Two learned men come together to debate the existence of God and wind up discussing mortality, science, faith and love for nearly 75 minutes in "Freud's Last Session." The result is a compelling theatrical work made more riveting by two fervent performances, which is thoughtfully staged in The Rep's Studio Theater.
On Sept. 3, 1939, on the cusp of World War II, legendary Austrian psychoanalyist Dr. Sigmund Freud invited writer C.S. Lewis to his home in northwest London. Freud, terminally ill with oral cancer, wanted to understand how a man, once a professed atheist, would become one of Christianity's staunchest believers. This clash of intellectual titans is fiction written by playwright Mark St. Germain, suggested by the book "The Question of God" by Dr. Armand M. Nicholi Jr.
The banter is clever and the issues raised thought-provoking, but this conundrum will likely not sway anyone's deeply ingrained opinions. What the play does best is showcase two historic figures as not just erudite big-brain fellows, but actually respectful of each other, and dare say, caring. Their humanity, when the world is contending with the Third Reich, and in Freud's case, looming death (He died 20 days later.), is what I took away from it most of all.
Jim Butz, as the genteel man of letters Lewis, reveals a painful childhood and a life-altering epiphany. He's matched by Barry Mulholland, robustly displaying the oversized personality of opinionated Freud, who fills his well-appointed study with the booming sound of his voice, recounting the harsh life lessons he's learned in 83 years.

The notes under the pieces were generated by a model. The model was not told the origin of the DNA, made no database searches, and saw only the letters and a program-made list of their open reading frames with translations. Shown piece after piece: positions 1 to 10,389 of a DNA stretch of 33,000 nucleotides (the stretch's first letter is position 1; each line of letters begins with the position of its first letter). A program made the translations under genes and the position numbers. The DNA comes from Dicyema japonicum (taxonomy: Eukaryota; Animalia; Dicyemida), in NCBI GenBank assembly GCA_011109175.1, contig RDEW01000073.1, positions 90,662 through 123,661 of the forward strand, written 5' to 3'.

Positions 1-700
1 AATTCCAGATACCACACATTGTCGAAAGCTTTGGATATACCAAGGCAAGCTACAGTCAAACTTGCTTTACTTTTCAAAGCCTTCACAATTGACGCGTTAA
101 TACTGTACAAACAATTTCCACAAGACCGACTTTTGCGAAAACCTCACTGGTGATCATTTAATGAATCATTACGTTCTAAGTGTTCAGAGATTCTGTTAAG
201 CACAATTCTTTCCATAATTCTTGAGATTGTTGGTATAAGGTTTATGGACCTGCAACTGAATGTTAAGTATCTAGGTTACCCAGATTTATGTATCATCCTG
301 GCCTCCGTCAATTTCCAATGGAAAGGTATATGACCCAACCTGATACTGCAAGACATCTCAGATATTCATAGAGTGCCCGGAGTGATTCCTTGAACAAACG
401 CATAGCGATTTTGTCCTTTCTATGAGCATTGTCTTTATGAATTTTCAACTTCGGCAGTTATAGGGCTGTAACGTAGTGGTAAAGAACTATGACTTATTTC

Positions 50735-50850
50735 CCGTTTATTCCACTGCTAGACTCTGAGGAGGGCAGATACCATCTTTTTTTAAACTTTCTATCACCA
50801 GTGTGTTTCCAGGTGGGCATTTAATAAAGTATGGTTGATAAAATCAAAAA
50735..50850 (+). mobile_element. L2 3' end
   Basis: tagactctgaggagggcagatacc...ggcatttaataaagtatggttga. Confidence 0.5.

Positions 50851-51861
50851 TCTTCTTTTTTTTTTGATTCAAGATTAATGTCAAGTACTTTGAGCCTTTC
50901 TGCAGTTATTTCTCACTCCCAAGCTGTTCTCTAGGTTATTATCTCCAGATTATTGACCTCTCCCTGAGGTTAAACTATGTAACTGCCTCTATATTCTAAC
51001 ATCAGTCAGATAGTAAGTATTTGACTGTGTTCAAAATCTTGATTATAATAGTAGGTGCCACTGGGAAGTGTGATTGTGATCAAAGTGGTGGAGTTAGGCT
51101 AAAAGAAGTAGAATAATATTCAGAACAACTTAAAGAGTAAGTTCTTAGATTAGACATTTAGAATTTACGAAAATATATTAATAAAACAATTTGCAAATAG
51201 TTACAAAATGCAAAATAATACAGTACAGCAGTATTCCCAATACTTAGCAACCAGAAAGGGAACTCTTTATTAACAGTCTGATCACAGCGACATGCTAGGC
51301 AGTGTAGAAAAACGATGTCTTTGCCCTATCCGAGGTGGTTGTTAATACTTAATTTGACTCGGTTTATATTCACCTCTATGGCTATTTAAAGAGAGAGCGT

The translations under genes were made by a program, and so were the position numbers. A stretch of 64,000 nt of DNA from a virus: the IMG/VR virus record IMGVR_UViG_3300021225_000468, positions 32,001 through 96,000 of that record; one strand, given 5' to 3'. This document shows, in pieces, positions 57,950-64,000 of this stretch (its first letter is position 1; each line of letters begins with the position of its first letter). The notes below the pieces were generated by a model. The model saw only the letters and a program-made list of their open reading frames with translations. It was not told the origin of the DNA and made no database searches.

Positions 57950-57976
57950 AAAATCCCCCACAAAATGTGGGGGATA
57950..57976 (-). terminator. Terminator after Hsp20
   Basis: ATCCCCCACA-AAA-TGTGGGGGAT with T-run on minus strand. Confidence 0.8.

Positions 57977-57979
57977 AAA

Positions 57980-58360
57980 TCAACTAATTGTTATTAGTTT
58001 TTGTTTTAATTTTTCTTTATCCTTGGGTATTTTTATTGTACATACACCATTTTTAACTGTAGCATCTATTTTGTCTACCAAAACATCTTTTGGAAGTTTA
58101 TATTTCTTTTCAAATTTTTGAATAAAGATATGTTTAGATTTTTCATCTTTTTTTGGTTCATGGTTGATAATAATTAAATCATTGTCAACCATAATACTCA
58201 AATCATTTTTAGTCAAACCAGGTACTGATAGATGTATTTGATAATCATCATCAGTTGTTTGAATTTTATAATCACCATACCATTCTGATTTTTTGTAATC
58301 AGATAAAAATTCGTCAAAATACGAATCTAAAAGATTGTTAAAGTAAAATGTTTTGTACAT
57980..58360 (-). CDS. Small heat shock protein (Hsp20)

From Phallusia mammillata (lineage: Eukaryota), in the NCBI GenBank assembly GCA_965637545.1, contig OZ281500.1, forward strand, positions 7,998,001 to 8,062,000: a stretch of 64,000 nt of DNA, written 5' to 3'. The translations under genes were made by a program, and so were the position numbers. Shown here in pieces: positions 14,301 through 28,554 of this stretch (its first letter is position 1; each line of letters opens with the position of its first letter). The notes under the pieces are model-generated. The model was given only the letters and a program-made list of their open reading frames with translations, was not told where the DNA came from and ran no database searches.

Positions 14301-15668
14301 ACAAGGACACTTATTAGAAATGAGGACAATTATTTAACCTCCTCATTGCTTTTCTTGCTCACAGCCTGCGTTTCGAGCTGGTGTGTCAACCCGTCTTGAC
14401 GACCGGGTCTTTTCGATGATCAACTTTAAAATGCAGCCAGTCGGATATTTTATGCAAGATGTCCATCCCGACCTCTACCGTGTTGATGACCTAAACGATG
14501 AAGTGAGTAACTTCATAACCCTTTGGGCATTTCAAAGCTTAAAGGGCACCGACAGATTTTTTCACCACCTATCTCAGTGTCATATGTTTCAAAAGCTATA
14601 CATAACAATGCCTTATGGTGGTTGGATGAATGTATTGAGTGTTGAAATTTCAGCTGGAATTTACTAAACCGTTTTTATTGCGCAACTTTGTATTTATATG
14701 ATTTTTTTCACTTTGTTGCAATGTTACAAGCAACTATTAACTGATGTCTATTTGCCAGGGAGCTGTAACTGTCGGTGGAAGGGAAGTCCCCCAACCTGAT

Because of their integrity and passionate immersion into their characters, Butz and Mulholland command one's rapt attention, but they are aided by superb production values. Director Michael Evan Hanley ("Double Indemnity") moves the characters around like chess pieces, and the striking set by scenic designers Peter and Margery Spack visually enhances the experience. The lighting by James Sale and the sound design by Benjamin Marcum heighten the impending wartime danger.
Freud's painful condition becomes more obvious, and a factor in the story as well, and Mulholland genuinely conveys these episodes with believable physicality.
At the conclusion, we can appreciate that we were a fly on the wall for one dynamic exchange of viewpoints, which remain black-and-white, but there was much room for gray matter.
At a glance
"Freud's Last Session"
Who: The Repertory Theatre of St. Louis
When: through Nov. 24
Where: Studio Theatre, Loretto-Hilton Center, 130 Edgar Road, Webster Groves
Tickets: 314-968-4925, www.repst.org